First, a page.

Travel to Lassen National Park, California – Episode 422

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Hear about travel to Lassen National Park in northern California as the Amateur Traveler talks to Dick Jordan about this spectacular if less visited destination.

Lassen is in northeastern California. It is just as easy to get to from San Francisco as Yosemite National Park but with fewer tourists and one more volcano. The park centers around the dormant volcano Mt. Lassen and features other geothermal active areas.

“About 4 million people go to Yosemite. Virtually all them come in the May to September time period an virtually all of them go only to rather small confining Yosemite Valley. So you are going to be there with a lot of your new best friends. Lassen, on the other hand, is about the same distance away and gets about a 10th of the visitation annually that Yosemite does. So it is a much more laid back, off the beaten path but still very scenic park that has geothermal features like Yellowstone. No big geysers but fumaroles and mud pots and a lot of sulfury smelling places as well as a very large mountain that you can hike up to the top of. You don’t have to be a mountaineer to climb it. So it presents a really interesting alternative to some of the better-known tourist destinations.”

“Lassen is a volcano. It is the southernmost volcano, I believe, in the cascade chain that runs north through Oregon and Washington, nearly to the Canadian border. ”

“There are different ways to see this park. You can do a drive-through in an hour.” But Dick recommends that’s not the best way to see it. “You can see some of the more interesting features of the park just by pulling off the road and walking a short distance. Bumpass Hell, which is the major geothermal area, is a 3-mile hike round trip and it’s easy enough for older folks and kids to do. So you could spend one day in the park but in my mind, because it is such a good place for day hiking, I would recommend staying a few days in the park or in one of the small resorts that are nearby. There is plenty of room if you are a camper. If you are a car camper odds are really good any time in the Summer that if you drove in without a reservation you could probably find a campsite somewhere. That’s way different probably from anyplace else in California.”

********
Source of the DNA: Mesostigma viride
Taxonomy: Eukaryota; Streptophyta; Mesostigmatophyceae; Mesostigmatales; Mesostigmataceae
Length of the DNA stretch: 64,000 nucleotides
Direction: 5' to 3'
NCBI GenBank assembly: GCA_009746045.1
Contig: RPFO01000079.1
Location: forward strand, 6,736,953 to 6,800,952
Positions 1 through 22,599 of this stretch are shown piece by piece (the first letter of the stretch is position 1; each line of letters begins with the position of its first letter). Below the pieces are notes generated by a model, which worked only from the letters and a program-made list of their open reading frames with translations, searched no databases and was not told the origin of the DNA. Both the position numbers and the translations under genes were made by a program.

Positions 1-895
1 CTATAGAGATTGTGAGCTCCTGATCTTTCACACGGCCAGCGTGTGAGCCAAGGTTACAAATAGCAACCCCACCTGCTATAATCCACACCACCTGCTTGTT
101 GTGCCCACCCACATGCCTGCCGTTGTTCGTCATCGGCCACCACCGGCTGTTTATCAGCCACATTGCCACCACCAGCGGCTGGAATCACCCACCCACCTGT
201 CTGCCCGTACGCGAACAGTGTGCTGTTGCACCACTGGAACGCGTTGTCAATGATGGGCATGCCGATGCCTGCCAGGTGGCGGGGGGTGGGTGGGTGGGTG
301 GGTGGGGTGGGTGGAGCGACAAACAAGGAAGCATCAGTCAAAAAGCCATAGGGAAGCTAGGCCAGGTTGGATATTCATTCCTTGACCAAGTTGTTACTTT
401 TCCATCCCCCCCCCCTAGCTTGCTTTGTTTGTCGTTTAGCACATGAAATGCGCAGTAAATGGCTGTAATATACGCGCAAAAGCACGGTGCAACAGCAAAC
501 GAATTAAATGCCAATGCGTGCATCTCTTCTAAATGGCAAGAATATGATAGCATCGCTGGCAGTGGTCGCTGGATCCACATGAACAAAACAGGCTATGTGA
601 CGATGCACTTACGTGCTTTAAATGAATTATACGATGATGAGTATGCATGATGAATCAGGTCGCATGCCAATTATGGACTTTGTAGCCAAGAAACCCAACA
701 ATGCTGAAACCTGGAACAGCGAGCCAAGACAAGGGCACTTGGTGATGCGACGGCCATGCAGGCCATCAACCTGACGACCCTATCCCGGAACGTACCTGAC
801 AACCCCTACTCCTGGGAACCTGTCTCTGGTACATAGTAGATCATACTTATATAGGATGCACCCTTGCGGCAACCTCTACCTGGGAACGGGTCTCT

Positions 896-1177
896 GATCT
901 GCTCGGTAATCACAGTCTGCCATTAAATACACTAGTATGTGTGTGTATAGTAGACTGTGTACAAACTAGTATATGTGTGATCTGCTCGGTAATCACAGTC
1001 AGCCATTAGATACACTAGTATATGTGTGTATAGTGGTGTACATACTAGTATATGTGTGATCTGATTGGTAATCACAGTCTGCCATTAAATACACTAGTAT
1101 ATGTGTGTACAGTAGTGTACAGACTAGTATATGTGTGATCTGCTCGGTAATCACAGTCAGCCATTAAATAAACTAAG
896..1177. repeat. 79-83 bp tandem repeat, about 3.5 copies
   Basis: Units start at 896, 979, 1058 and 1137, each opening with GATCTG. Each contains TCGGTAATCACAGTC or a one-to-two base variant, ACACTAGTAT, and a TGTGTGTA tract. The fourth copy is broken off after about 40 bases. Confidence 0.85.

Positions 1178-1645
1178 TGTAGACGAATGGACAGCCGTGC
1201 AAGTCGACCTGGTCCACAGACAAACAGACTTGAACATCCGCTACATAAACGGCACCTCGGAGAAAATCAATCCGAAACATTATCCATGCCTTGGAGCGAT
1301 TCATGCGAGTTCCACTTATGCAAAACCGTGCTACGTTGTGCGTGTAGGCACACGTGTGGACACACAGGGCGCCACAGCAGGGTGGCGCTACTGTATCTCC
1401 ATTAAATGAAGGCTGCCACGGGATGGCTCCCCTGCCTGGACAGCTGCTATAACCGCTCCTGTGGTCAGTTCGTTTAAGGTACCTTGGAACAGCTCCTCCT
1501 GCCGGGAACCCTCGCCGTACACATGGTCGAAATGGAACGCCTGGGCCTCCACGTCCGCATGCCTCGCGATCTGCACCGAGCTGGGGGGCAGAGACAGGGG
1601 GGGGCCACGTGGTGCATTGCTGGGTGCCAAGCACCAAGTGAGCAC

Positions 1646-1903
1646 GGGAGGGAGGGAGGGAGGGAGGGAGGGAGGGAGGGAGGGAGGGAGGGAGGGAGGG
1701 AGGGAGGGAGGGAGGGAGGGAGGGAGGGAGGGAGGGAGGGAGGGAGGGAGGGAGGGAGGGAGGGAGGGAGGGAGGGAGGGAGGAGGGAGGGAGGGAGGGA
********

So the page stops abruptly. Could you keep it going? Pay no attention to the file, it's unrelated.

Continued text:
“The park road opens sometime usually around the middle of May. Last year it was around Memorial Day. Most people are probably not going to climb Lassen peak but there are a lot of good day-hiking trails. They are at 6-8,000 feet so if you live at sea level there’s some huffing and puffing sometimes involved. The King’s Creek Trail right off the park road goes down past some waterfalls. That one is quite nice. Bumpass Hell is something everybody should do.”

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Show Notes

Tales Told From the Road
Lassen Volcanic National Park
Bumpass Hell Trail
Lassen Peak Trail
Kings Creek Falls Trail
Juniper Lake
Drakesbad Guest Ranch
Audio Tours
Sequoia and Kings Canyon National Parks
Crater Lake National Park
Oregon Shakespeare Festival
Bend, Oregon
Mount Shasta
Kings Creek Meadow
Cinder Cone, Lassen
Manzanita Lake Camping Cabins
Tales Told from the Road
Lassen: An Undiscovered National Park Gem